Adam Cheeseman: Drawing Connections to Nature: Childhood Environmental Learning at Summer Camps


Hi. My name is Adam Cheeseman. I’m a graduate student
at Dalhousie University working under the supervision of Dr. Tara Wright. My
work focuses on understanding environmental learning experiences of
children who participate in an environmental education summer camp
program. Specifically I’m very interested in nature exposure and environmental
education and how summer camps can provide a space for children to learn
about environmental topics while developing a strong connection with
nature. Previous research has discussed the disconnection between youth and the
outdoors. Although children are interested in being outdoors, a number
of barriers, including perceived dangers, lack of accessible green space and
influences of Technology restrict children’s ability to participate in
outdoor activities. As you can imagine this causes a whole host of issues including
impacts on physical and mental health, feelings of environmental responsibility
and, most importantly for my research, opportunities for Environmental Learning.
Environmental Learning is important to consider as it’s been shown to be critical
in the development of pro-environmental attitudes and behaviours later on in life. Unfortunately recent work on Environmental Learning has not given
space for the participant voice. That is, campers and learners who are directly
impacted by education programs are not commonly asked how they feel about their
experiences or what they found most meaningful about their participation and
instead most studies focus on understanding the perspectives of teachers or instructors. To address this gap my research focuses on understanding how a program has
impacted the environmental learning experiences of campers in three learning
domains: knowledge, feelings and behaviors. In order to measure these factors,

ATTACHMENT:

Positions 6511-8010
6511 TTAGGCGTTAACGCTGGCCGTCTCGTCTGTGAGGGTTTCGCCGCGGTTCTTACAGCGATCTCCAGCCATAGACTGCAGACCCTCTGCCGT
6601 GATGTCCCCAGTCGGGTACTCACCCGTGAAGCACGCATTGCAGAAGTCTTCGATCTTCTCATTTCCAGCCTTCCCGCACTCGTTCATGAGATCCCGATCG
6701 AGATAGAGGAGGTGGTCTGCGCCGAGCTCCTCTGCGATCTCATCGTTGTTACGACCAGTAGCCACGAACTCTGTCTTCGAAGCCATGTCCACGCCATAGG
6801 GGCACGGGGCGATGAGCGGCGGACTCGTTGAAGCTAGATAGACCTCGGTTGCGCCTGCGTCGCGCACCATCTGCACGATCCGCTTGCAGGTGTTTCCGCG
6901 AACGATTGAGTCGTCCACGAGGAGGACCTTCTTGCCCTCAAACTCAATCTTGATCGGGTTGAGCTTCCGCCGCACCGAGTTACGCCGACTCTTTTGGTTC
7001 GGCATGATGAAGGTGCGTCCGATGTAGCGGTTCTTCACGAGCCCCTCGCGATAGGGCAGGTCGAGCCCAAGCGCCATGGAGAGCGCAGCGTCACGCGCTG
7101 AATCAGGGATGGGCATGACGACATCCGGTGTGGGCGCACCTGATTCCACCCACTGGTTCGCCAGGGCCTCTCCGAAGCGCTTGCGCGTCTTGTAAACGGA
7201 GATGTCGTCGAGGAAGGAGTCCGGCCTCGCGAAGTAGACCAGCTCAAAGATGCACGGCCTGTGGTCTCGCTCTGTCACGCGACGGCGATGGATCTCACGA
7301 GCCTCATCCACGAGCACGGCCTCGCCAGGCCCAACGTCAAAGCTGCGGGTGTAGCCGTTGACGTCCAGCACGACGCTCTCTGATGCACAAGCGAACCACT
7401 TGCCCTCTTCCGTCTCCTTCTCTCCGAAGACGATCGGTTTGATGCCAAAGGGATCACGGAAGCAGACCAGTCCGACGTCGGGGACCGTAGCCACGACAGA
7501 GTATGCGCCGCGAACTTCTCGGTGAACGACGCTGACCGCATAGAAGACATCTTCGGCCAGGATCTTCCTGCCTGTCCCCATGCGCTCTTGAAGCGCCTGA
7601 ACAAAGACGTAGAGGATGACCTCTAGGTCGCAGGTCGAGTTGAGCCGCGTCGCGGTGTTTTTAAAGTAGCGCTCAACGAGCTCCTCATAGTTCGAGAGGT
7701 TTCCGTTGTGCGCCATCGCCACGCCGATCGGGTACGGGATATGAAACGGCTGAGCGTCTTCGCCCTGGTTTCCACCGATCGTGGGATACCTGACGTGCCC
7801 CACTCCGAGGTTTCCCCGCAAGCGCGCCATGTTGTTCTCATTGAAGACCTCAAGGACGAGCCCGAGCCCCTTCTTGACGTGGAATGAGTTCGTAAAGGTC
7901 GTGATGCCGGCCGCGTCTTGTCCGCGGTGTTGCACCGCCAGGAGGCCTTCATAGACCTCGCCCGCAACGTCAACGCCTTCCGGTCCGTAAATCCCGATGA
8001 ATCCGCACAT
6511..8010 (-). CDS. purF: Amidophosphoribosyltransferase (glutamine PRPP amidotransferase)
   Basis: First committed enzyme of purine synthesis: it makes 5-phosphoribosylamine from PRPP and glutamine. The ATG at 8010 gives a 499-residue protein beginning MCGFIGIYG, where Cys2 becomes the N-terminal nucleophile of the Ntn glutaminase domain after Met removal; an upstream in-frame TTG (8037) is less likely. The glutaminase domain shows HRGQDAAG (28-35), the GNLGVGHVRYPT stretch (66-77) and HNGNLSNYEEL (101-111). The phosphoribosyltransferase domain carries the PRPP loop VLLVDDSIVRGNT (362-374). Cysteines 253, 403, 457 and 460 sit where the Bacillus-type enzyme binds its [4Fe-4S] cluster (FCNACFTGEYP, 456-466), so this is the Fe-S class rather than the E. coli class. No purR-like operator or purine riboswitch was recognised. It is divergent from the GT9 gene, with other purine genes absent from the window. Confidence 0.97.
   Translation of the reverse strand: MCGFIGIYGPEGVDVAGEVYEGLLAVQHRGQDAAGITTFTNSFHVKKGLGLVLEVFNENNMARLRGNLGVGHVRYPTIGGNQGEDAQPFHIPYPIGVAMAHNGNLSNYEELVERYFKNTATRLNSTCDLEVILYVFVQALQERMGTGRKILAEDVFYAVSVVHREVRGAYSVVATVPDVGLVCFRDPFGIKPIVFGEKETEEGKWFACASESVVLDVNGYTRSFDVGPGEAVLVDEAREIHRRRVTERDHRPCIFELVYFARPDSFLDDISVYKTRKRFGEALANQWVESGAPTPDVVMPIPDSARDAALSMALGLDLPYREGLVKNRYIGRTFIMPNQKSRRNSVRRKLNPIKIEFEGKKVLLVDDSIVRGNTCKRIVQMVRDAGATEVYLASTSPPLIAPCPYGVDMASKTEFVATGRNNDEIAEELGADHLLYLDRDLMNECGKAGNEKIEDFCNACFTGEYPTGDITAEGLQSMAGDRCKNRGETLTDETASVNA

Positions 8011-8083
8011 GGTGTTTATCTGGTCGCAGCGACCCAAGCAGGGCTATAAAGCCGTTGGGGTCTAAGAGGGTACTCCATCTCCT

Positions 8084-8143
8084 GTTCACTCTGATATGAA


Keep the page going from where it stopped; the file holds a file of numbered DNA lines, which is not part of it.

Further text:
campers were surveyed both before and after the camp to capture their
experiences they had with the program. Parents were also interviewed three to
four months after the camp in hopes of understanding what sorts of benefits and
learning experiences were retained by campers. As part of these surveys, campers
were asked to draw images relating to their learning experiences. Major themes developed through
analyzing these images showed that campers enjoyed learning about nature at camp
as the outdoor environment provided a space for hands-on practical learning. Campers also felt equipped to create positive environmental change after the
program and developed understanding that nature is an integral part of their
lives. Through this project we have been able to contribute to alleviating the
current gap in Environmental Learning literature by allowing children
participating in the program to share their experiences. In summary preliminary
results suggest that this summer camp is able to provide space for children to
learn about and connect with the natural world. This is incredibly important as these
experiences may be able to assist in the future development of environmentally
responsible adults. Thank you.

One comment

  • Kim Kelsey

    I was interested in your 3-min video on learning outcomes from environmental camps. I worked as a Nature Interpretor in the 1980s (NF) and we held regular class and guiding/scouting programs in spring and fall. I was always impressed by the kids' interest and what the majority of individuals derived from their visit. In later years I worked with Prov Dept of Fisheries (NS) as a Habitat Tech and had the pleasure of meeting many members of fishing and river-improvement associations (adults, for the most part). I consider myself an environmentalist and think my experience growing up on a farm and spending most of my spare time outdoors may have contributed to that particular frame of mind. Plus, I'm old, we didn't have electronic distractions that people have today. I hope env. camps of today ban these devices from their programs. Sorry for the long comment. Keep up the fantastic work!

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